Archivist David S. Ferriero and several other National Archives staff spoke at the joint annual meeting of the Society of American Archivists and the Council of State Archivists.

Millionth visitor to museum of 2019Museum Receives Millionth Visitor of the Year

The National Archives Museum welcomed a California sixth grader on her family's first trip to Washington, DC, as the one millionth visitor of 2019 on Friday, August 16. 

Douglass WallerThe Spies Behind Lincoln’s ‘Secret War to Save a Nation’​

Douglas Waller stopped by the National Archives on August 8 to discuss the “secret battles” undertaken by Union agents in his book Lincoln’s Spies: Their Secret War to Save a Nation.

Christian KellerAuthor Investigates ‘Great Partnership’ Between Robert E. Lee & Stonewall Jackson, Implications for the ‘Fate of the Confederacy’

On August 6, the National Archives hosted Christian B. Keller to speak about the unique bond between Confederate Generals Robert E. Lee and Thomas Jonathan “Stonewall” Jackson in his book, The Great Partnership: Robert E. Lee, Stonewall Jackson, and the Fate of the Confederacy.

Toni Morrison and President Barack ObamaToni Morrison, 1931-2019​

Nobel Prize-winning author Toni Morrison died August 5, 2019, at the age of 88.

Neil ArmstrongApollo 11 Documentary Creators Speak at National Archives for Film Screenings

In the William G. McGowan Theater on July 18, the National Archives hosted two screenings of the award-winning documentary Apollo 11, which consists largely of archival footage that was provided by the National Archives and digitally scanned by the film’s production company.

Attendees at the Girl Up conference at the National ArchivesYoung Women Leaders Visit National Archives During ‘Girl Up’ Summit

Hundreds of young female leaders aged 13–22 from across the United States and around the world visited the National Archives Museum as part of the eighth annual Girl Up Leadership Summit.

A genealogist scans pension records at the Buffalo Soldiers scan-a-thonCitizen Archivists Digitize Buffalo Soldiers’ Records During Scan-a-thon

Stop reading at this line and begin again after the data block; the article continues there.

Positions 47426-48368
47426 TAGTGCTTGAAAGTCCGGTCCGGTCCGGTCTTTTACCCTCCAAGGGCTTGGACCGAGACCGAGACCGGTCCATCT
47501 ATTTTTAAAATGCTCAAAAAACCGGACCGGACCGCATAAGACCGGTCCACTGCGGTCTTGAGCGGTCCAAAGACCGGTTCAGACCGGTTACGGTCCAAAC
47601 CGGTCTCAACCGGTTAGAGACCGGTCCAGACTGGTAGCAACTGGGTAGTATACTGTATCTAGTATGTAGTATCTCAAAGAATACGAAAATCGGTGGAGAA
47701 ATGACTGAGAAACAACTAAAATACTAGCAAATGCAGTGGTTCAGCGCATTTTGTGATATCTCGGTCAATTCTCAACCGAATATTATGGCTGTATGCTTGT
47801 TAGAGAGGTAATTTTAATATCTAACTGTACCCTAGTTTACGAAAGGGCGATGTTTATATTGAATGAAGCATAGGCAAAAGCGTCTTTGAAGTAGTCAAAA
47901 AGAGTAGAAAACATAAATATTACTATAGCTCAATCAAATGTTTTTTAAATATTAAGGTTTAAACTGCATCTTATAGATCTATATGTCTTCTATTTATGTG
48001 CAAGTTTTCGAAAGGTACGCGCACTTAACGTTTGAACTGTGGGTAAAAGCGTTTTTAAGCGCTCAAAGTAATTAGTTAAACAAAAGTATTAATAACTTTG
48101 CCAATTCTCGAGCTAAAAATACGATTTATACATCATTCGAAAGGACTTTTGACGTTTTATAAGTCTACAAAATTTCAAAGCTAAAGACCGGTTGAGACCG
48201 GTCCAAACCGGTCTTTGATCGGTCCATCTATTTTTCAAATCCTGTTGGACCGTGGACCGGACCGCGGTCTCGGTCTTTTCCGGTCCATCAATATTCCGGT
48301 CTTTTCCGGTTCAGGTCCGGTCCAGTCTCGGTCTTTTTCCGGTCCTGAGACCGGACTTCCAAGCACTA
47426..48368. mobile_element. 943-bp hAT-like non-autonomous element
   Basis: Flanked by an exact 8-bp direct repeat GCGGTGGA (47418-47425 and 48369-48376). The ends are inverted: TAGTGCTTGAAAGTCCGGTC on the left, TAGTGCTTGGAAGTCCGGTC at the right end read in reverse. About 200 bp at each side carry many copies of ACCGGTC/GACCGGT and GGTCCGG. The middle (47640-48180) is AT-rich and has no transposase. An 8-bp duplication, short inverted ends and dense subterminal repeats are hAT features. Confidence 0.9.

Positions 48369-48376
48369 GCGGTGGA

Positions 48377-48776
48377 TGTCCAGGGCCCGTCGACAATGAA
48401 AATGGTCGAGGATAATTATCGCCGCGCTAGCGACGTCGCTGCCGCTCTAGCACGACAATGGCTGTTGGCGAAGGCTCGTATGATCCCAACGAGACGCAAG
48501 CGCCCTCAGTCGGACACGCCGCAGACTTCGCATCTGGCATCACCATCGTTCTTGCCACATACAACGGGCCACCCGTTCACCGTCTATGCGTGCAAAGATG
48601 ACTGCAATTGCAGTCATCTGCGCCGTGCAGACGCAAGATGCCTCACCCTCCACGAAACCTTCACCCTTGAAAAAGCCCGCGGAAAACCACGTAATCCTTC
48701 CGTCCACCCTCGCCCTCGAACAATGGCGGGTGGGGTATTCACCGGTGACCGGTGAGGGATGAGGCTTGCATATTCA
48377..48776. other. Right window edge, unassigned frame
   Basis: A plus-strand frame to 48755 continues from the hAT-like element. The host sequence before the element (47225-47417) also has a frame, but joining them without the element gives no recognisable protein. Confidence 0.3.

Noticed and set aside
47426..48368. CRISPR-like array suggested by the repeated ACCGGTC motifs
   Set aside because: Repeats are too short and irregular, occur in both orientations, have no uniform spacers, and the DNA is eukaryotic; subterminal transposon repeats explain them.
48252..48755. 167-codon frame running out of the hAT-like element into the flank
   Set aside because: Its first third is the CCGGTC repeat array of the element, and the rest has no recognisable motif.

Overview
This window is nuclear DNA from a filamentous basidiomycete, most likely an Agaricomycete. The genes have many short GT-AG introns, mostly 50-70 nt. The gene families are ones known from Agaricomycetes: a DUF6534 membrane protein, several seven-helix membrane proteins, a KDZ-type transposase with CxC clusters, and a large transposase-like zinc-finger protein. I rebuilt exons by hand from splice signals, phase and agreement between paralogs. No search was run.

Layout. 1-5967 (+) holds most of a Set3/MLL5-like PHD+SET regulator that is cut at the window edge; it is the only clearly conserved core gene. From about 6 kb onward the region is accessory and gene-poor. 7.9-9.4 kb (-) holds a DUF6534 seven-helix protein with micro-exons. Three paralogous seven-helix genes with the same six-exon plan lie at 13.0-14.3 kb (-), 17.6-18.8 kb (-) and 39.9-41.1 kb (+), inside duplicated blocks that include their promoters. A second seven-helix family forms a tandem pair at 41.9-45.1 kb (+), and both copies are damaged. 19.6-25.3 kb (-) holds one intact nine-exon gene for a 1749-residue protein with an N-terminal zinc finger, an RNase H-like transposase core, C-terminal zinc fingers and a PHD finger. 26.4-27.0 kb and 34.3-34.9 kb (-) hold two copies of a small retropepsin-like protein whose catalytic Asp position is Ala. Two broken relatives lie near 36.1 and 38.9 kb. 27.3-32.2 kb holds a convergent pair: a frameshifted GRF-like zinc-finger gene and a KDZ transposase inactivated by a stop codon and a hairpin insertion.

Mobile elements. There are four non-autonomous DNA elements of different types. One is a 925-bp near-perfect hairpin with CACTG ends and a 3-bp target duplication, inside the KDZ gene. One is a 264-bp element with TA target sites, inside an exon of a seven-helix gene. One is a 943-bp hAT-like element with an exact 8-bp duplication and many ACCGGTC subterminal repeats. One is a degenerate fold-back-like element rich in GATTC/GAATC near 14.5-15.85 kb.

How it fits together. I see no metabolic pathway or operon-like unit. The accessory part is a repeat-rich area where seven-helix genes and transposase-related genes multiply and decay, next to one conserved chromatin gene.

Volunteers participated in a “scan-a-thon” at the National Archives in Washington, DC, to digitize pension files of African American soldiers who served between 1866 and 1892.

Detail of mural of the Declaration of IndependenceVolunteer Sheds Light on Story Behind Rotunda Murals

Lester Gorelic, an author and volunteer docent at the National Archives, recently shared the results of his extensive research into the story of the murals in the National Archives Rotunda.

An intern helps a camper at the National Archives Genealogy Camp.Kids Learn Genealogy at National Archives Camp

This summer a group of kids in National Archives Genealogy Camp learned about the types of records the National Archives holds and how to dig deep into their family histories.

Navy muster roll for USS FarollonesNARA Digitizes More than 500 Volumes of U.S. Navy Muster Rolls

The National Archives partnered with the Joint Institute for the Study of the Atmosphere and Ocean, the National Oceanic and Atmospheric Administration, and the University of Washington to digitize more than 500 volumes of U.S. Navy muster rolls.

Vice President Pence speaks to new U.S. citizensVice President Welcomes New Citizens During Independence Day Naturalization Ceremony

At a July 4, 2019, naturalization ceremony at the National Archives in Washington, DC, Vice President Pence welcomed new U.S. citizens. Forty candidates came from 29 countries.